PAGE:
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"Monrovia Clean-Up Day?" Who's Making The Call, and Where Are They Dumping the Garbage?

By Tewroh-Wehtoe Sungbeh


I love Monrovia. I grew up admiring that old and rugged city as a child. It is a city on the hill surrounded by lakes, swamps, rocks and the Atlantic Ocean. Monrovia is where I was born many years ago.

As the nation’s capital, Monrovia is the undisputed power among the 15 political sub-divisions or counties trusted with a centralized political structure enshrined in the Constitution, and envied by residents of the other counties.

“Christopolis,” as she was once referred to by the settlers in the dark and early days, was renamed Monrovia after an American president, James Monroe, and later became a multi-cultural metropolis known for its thriving nightlife, engaging personalities, and a heated sports rivalry often romanticized as a place to visit, live, and do business.

However, Monrovia, the seaside city in 2012 is an overcrowded death trap waiting to bury its inhabitants who descended on that city from the countryside, villages, and far-away places after the civil war looking for jobs and opportunities in a country with little or no opportunities for its people.

The photos of President Sirleaf with gloves on, and holding a shovel in both hands months ago working the garbage during “Monrovia Clean-Up Day” are enough reasons to believe the nation’s capital needs not only a presidential proclamation to effect a clean up campaign the first Saturday of every month (with government and private businesses closed from 6 p.m., to 10 a.m., excluding hospitals), but a facelift that will bring Monrovia up to par at least minimally with other major cities around the world.

With an estimated population of 1.5 million inhabitants sandwiched in Monrovia, (half of the population in the entire country), Monrovia resembled a polluted shantytown infested with crimes, crippling and fatal diseases, dilapidated and unpainted buildings, crumbling infrastructure, human and animal feces, no modern sewer system, piles of eye-catching garbage, and no incinerator or sanitary landfills to dispose of the garbage collected.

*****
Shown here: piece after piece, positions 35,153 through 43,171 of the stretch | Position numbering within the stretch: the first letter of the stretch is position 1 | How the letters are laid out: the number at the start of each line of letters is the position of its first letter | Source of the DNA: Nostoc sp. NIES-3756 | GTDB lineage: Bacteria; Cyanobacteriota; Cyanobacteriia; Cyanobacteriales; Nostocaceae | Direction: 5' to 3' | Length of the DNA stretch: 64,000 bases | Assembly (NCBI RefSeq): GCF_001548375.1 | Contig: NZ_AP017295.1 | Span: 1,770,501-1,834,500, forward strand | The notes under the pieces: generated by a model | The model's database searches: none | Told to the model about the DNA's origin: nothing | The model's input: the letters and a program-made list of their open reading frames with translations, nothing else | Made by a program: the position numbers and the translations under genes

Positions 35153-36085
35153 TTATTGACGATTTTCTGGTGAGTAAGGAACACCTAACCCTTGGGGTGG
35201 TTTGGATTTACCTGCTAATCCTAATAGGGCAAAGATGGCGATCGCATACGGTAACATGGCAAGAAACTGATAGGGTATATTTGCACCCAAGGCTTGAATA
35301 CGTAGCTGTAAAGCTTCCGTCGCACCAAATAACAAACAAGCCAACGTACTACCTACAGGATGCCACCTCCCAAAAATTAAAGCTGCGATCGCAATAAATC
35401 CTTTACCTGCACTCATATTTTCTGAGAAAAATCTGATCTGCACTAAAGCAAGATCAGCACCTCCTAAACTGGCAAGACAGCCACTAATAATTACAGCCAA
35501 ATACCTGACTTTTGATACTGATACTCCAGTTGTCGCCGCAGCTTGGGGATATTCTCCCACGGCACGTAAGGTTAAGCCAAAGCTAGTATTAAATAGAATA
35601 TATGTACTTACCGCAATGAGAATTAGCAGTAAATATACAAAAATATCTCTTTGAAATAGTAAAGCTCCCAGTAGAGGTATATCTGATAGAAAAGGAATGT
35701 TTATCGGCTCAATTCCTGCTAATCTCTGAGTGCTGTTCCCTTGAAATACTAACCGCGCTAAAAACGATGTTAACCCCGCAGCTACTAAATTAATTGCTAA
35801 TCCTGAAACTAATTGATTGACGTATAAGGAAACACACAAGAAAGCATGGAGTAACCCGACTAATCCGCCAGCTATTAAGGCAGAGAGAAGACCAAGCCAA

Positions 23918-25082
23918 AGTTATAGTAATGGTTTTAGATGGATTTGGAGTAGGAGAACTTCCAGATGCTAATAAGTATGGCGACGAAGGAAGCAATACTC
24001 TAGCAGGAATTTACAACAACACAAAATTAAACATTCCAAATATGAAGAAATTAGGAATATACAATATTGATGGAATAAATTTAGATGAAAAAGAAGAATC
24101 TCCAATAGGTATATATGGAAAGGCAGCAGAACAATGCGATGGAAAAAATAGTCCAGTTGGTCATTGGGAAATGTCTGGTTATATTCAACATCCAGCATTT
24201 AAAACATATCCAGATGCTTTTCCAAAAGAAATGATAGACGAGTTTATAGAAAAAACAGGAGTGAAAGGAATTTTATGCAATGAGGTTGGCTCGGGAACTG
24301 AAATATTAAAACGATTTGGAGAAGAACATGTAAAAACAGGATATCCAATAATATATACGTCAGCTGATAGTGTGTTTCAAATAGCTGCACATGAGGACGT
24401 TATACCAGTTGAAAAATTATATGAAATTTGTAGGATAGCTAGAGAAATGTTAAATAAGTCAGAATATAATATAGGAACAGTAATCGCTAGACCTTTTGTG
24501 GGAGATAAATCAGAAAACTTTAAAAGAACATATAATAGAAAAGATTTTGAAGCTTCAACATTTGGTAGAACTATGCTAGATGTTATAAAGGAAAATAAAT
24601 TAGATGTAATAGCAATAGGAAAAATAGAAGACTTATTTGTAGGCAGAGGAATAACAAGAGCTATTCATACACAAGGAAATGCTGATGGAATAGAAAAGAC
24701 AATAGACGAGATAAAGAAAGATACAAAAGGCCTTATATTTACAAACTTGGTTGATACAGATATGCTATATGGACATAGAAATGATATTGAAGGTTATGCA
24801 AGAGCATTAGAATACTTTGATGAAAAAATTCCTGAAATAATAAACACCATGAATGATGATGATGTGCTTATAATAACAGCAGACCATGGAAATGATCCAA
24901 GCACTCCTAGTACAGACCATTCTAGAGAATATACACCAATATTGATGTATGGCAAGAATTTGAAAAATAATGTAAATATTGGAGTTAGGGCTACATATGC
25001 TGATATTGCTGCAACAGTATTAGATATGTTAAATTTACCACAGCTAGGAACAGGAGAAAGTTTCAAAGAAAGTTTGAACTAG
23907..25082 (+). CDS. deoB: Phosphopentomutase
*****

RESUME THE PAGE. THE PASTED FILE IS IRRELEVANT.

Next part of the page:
Francis Nyepon of Ducor Wastes writing for The Liberian Dialogue in 2007, echoed these sentiments about the sanitation problem this way: “Since its founding, Liberia has never had an incinerator or sanitary landfill. Rotten garbage and dangerous wastes contaminates, ground and surface water pollutes the environment; and causes severe public health risk, with negative impact on hygiene, dignity and labor.”

Morris Koffa of the African Environmental Watch, writing in The Liberian Dialogue in 2008 also echoed these sentiments: “The lack of sanitary landfills capable of receiving about 600 – 800 metric tons of garbage collected each day in Liberia; particularly in the city of Monrovia where half the country’s population resides is the underlining problem of the solid waste crisis.”

“The dumpsite located in the Fiamah Community, according to the EPA, has been decommissioned. Where is the garbage been dumped now? There are no incinerators to handle medical wastes from hospitals/clinics – the syringes, blood-filled bandages among others are randomly thrown in wetlands, major tributary and beaches, where most Liberians often gathered not knowing whether a syringe stepped on is contaminated,” Koffa noted.

Environmental activists Francis Nyepon and Morris Koffa are right indeed. Monrovia and all of Liberia lacked the landfills and incinerators needed to handle industrial and domestic wastes. The obvious lack of adequate public and private restrooms has led citizens to run to the beach, backyards and unfinished/vacant homes to dump feces that often will run into the sea, rivers and the nation’s drinking water.

While it is true that a major drive of this kind to clean the city of Monrovia is a good idea, however, Monrovia, the nation’s capital like other cities all across Liberia deserves to be self-governed, cleaned and maintained; with elected Mayors and City Councilmen and women at the helm overseeing such clean-up campaigns in their own cities.

So what’s next? Is President Sirleaf, as president of all of Liberia – not only Monrovia, ready to also go to Nimba, Sinoe, and the other counties to clean up those areas? Where did the president and her cleaning crew dump the garbage that was cleaned in Monrovia?

The idea that such a local task that should have been undertaken by elected officials of the City of Monrovia and the various cities is being controlled and micromanaged by a national political leader, the President of Liberia, is exactly what’s wrong with Liberia.

What is needed is not a short-term photo-op showing President Sirleaf wearing gloves and holding a shovel to clean the City of Monrovia, but a long-term commitment and a genuine national environmental policy that addresses the critical environmental crisis affecting modern day Liberia.




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